Location: The Chatterdome in La La Land, CaliFUNia
38,894 posts, read 20,182,157 times
Reputation: 35922
Quote:
Originally Posted by Jkgourmet View Post
First suggestion - and the advice applies to nearly all ports no matter where you are: Don't take the ship excursion. Find a good, reliable tour group on the internet and/or cruise critic and book with them in advance. You'll have a much better experience at a much lesser price.


Second suggestion - and you won't like it: Nassau is the armpit of the Caribbean. The best thing about that port is that nearly everyone gets off the ship. That leaves you to stay on the ship and enjoy the amenities in peace and luxury.
Regarding your first advice ... How do you locate those "good, reliable tour groups"? My concern is if there's a delay with getting back to the ship, the ship will only hold for those on cruise excursions versus the private ones. I actually saw this in action when some guests arrived after we were scheduled to depart Skagway in Alaska ... The ship waited for them as they were on a RCL shore excursion.
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Old 07-14-2019, 06:51 AM
 
Location: Phoenix, AZ > Raleigh, NC
15,094 posts, read 19,047,678 times
Reputation: 24212
Quote:
Originally Posted by Chatteress View Post
Regarding your first advice ... How do you locate those "good, reliable tour groups"? My concern is if there's a delay with getting back to the ship, the ship will only hold for those on cruise excursions versus the private ones. I actually saw this in action when some guests arrived after we were scheduled to depart Skagway in Alaska ... The ship waited for them as they were on a RCL shore excursion.
Your concern about the ship leaving without you is valid. It's also why I used the words "nearly all ports."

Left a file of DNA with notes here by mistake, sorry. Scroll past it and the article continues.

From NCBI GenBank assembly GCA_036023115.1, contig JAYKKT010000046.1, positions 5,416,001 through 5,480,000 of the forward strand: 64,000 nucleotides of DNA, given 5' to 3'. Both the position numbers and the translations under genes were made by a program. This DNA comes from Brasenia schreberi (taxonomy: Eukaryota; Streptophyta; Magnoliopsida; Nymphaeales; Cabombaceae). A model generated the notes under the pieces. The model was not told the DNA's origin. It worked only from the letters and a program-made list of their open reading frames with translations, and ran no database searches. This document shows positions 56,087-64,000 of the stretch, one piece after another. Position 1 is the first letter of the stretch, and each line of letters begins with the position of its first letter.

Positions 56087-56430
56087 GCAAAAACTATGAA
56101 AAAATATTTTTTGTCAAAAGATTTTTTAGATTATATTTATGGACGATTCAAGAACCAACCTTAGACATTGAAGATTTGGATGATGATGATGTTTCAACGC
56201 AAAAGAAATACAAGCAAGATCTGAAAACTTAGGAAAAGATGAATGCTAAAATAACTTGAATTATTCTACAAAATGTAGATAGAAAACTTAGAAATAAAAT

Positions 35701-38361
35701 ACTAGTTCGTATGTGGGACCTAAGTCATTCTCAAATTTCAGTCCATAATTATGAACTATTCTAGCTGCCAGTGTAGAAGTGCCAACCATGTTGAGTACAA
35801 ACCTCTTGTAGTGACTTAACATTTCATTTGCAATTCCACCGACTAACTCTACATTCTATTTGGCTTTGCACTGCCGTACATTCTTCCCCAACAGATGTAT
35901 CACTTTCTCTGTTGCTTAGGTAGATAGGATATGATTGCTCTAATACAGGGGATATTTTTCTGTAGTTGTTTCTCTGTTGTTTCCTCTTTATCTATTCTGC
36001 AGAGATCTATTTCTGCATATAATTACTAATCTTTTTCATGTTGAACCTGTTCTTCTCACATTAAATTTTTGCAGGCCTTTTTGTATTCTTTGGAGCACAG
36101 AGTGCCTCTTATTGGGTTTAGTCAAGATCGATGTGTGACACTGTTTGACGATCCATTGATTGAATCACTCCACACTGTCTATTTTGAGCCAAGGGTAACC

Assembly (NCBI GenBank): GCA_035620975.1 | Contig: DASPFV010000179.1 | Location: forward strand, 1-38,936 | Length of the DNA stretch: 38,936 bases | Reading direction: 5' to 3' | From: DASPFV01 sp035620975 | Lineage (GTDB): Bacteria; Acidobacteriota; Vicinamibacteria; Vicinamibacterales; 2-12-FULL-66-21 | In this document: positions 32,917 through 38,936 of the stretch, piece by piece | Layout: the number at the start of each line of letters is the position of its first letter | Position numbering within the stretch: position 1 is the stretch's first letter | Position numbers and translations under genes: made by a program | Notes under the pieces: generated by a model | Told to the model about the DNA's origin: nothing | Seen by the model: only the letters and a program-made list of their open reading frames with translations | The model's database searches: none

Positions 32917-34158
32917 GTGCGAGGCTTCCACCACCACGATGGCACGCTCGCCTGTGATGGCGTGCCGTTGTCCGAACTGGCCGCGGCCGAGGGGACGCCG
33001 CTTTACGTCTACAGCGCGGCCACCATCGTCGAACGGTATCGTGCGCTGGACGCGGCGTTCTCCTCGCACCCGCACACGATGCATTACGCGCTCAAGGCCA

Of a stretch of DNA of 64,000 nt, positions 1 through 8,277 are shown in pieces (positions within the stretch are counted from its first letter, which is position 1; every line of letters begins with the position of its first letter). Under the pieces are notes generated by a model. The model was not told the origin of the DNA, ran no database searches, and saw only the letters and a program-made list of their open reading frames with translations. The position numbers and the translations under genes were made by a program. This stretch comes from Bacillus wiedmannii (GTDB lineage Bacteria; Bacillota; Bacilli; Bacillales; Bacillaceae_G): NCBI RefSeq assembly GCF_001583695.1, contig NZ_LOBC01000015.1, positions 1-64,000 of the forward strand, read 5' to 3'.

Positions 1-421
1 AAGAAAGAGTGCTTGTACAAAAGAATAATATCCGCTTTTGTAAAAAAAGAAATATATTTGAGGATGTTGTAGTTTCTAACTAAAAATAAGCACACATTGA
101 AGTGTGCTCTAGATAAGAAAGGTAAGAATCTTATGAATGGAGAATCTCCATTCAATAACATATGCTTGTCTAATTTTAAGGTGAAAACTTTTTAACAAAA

There are definitely situations where we take the ship excursion, and wouldn't consider getting off on our own.
  • Potentially dangerous ports (like Tunisia or Cartegena in the '80's)
  • If what we want to see requires several different types of transportation, and a variety of stops. This is especially true in non-English speaking countries. Like Lake Atilan in Guatemala - required a long bus ride, then a long but beautiful boat ride. The distance and isolated area were such that the ONLY way we would go is On a ship sponsored excursion. (It was wonderful - one of my most very favorites of one-day cruise port visits.)
  • VERY short port stop times (though we wouldn't even bother with a tour).

Finding what I define as a good independent tour company requires some time and research. Cruise critic FORUMS are useful, but I always look for repeated recommendations. (And, frankly, even take those with a grain of salt; there's a lot of B.S. in those forums.). Cruise critic roll calls usually have better, more current optiins. Trip advisor is excellent IF YOU READ THE REVIEWS. The star ratings can be misleading. Sort the reviews by date, and look at the ones from the last 12-18 months.). When you come up with a company that seems reliable and is offering what you want, Google their name to find what else is out there. Finding and FB page that hasn't been updated in two years is NOT what I want to see.

By using the aforementioned Cruise Critic took calls, I've been able to organize a small group tour in my own. Renting a van and your guide for two people is cost prohibitive; finding 4-8 others to join brings the price down and is often more fun. Yes, it involves a bit of trust from ALL participants.